Mary Poppins Returns
Mission: Impossible - Fallout
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All Critics (16)
| Top Critics (6)
| Fresh (2)
| Rotten (14)
The premise that bruised feelings can get blown so far out of proportion and propel a veteran cop to risk his reputation and jettison his entire career is simply preposterous.
The dour "McCanick" banks way too much on what it is not telling us, making for a movie that thinks it's being cryptically suspenseful but is really just annoying.
It's a shame the script doesn't offer anything beyond loose-cannon-cop cliches.
The only reason to suffer through a grim wack job called McCanick is to see the late Cory Monteith in his last film role.
[A] numbingly inert series of dirty-cop clichés that abruptly builds to an ephemerally poignant climax.
A fine performance by Cory Monteith isn't enough to salvage this drably derivative, infuriatingly improbable police drama.
A completely by-the-numbers, cliched cop story for its first two thirds, before pivoting to an ending that's shocking but also totally indefensible.
McCanick may have worked as Chief Wiggum's favorite film in The Simpsons, but as a feature film in the real world it fails to convince, and succeeds only in frustrating.
A ho-hum B-movie with an A-list cast. Besides the solid performances, it offers nothing else to hold your interest.
Unfortunately, this initially rote and ultimately ridiculous cop-on-the-edge drama suffers from too many creative missteps.
The plot of McCanick, sketchy to begin with, is made even more so by Daniel Noah's woozy, fragmented script, and direction by Josh C. Waller for which "clumsy" is almost too kind a description.
Because Noah coyly reserves the motivation for McCanick's vendetta as a third-act twist of sorts, much of McCanick simply involves watching this tortured guy mowing people down for no apparent reason.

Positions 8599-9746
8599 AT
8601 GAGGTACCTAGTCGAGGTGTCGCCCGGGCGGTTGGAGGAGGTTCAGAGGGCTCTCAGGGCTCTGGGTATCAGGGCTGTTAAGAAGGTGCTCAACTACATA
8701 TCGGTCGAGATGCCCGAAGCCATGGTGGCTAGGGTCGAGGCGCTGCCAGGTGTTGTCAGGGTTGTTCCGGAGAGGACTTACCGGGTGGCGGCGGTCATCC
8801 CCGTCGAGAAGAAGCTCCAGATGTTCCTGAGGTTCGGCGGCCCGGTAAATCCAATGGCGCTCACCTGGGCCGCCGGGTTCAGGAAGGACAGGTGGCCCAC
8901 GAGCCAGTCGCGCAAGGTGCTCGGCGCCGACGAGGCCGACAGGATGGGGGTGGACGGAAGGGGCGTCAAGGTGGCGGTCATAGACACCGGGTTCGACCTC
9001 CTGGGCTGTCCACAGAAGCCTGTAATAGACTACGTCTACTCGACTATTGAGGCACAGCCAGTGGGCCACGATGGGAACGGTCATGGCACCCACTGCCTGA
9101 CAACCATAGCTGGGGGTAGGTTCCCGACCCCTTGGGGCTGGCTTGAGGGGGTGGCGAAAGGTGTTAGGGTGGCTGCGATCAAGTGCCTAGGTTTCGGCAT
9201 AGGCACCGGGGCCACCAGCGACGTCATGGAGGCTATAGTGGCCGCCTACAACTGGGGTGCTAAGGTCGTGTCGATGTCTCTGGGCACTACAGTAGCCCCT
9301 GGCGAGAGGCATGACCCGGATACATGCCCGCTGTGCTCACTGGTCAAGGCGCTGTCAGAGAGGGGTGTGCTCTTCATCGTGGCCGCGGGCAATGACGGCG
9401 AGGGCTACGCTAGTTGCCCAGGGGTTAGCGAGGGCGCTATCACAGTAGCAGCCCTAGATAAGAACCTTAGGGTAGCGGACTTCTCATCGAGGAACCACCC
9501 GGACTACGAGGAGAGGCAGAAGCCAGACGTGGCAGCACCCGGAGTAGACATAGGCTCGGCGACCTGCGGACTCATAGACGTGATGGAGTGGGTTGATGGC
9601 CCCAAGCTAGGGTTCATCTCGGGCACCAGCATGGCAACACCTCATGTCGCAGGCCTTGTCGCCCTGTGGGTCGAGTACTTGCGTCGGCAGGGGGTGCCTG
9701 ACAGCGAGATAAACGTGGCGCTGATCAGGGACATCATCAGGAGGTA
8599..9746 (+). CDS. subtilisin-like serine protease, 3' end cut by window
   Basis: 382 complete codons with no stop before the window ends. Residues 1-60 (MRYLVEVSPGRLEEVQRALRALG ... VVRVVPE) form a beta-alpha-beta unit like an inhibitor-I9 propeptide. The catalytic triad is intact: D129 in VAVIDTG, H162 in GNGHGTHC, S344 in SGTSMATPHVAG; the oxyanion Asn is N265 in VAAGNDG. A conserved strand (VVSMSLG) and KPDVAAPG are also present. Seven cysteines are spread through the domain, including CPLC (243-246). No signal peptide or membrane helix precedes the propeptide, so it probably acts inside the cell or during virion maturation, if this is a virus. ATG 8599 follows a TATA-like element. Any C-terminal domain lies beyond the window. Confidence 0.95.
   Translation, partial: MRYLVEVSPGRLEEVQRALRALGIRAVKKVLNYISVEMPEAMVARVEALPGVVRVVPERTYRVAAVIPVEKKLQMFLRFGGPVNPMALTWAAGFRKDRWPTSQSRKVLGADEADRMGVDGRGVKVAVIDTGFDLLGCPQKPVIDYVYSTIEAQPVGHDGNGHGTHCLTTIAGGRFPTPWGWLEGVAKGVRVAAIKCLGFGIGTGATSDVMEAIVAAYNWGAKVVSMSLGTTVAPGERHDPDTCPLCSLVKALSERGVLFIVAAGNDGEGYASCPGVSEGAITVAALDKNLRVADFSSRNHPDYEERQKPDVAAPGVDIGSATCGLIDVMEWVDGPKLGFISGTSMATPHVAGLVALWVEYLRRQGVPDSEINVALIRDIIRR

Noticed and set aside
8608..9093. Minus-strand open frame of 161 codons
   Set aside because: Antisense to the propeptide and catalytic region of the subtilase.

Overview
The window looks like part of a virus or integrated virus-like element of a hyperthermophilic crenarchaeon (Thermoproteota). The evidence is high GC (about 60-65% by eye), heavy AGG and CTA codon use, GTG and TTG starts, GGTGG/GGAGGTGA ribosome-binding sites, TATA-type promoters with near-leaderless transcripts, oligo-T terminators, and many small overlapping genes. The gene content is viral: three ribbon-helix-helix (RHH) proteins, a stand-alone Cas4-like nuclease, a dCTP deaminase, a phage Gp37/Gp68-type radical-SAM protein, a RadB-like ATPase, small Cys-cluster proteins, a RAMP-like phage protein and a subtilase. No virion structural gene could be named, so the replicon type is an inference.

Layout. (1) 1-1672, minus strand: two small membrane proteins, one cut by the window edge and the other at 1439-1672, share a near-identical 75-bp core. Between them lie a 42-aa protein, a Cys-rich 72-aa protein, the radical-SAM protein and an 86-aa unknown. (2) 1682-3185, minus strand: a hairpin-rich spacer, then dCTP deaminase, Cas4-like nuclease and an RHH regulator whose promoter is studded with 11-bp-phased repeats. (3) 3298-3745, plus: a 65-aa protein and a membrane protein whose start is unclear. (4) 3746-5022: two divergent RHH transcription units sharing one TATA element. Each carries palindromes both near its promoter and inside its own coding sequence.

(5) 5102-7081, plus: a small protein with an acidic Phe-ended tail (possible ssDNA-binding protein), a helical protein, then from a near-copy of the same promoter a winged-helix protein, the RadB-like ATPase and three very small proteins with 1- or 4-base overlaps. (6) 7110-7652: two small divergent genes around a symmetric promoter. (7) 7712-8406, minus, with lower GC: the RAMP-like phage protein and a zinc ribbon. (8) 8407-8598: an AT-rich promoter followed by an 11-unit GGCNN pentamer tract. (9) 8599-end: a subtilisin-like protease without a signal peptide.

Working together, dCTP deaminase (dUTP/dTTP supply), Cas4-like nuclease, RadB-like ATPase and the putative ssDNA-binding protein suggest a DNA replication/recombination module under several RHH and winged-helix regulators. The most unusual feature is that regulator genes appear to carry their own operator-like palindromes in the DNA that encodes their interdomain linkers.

On the surface, McCanick is a simple story of a cop going after an ex-con who he has a history with. As the film progresses, the lines begin to blur, leaving the audience to question who is really the good guy and who is actually the bad guy? This film is notable, as it is the last thing Glee star Cory Monteith worked on before he died, and it was a definite change in direction for the young star. The story starts on Eugene Wellington McCanick's birthday, a happy day that should mark a reunion with his son, but instead marks a day where he learns that the biggest bust of his career, acquiesced killer Simon Wells (Cory Monteith) had been paroled. McCanick is ordered to leave the situation alone, but he can't rest while this man is on the street and McCanick goes looking for trouble. This is a very dark and methodical drama that really seems to have no depth whatsoever, until you see both sides of the story presented in flashbacks. David Morse stars as your typical tough loner cop, whose life is all about the job. The kind of cop that takes his job personally and will do whatever it takes to bust the people he sees as a threat to his city. When I think tough guy, David Morse is not the first person who comes to mind, but he has a history of playing both the good and the bad guy, making the role of Eugene McCanick perfect for him. He's paired with Cory Monteith, who as a teen heartthrob, has never really been seen as more than a sweet, loveable guy. Simon Wells is anything but sweet an loveable, as he's been severally damaged by a life on the streets, but the question becomes just how bad a guy is he? McCanick is the kind of film where everything seems to be laid right out in front of you, the kind of film where you're not expecting a surprise, but that's the whole premise of the film. The whole purpose of the film is to make you question everything you believe and it really turns into to something very unique and special. McCanick doesn't have a cast or a preview that screams out to you, many people are just going to skip it, but if you do, you'll be missing that special kind of movie that leaves you thinking about it long after it's over.
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